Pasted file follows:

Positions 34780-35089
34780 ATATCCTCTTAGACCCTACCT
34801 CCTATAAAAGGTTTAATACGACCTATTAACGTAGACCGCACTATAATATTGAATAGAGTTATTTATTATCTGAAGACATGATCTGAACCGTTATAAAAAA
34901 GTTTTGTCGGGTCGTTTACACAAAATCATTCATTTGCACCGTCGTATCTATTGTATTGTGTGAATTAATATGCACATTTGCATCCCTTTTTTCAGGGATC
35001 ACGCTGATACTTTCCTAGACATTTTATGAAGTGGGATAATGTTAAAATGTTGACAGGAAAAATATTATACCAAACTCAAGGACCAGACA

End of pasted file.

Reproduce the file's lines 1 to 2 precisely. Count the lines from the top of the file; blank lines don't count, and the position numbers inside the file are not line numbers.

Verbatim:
Positions 34780-35089
34780 ATATCCTCTTAGACCCTACCT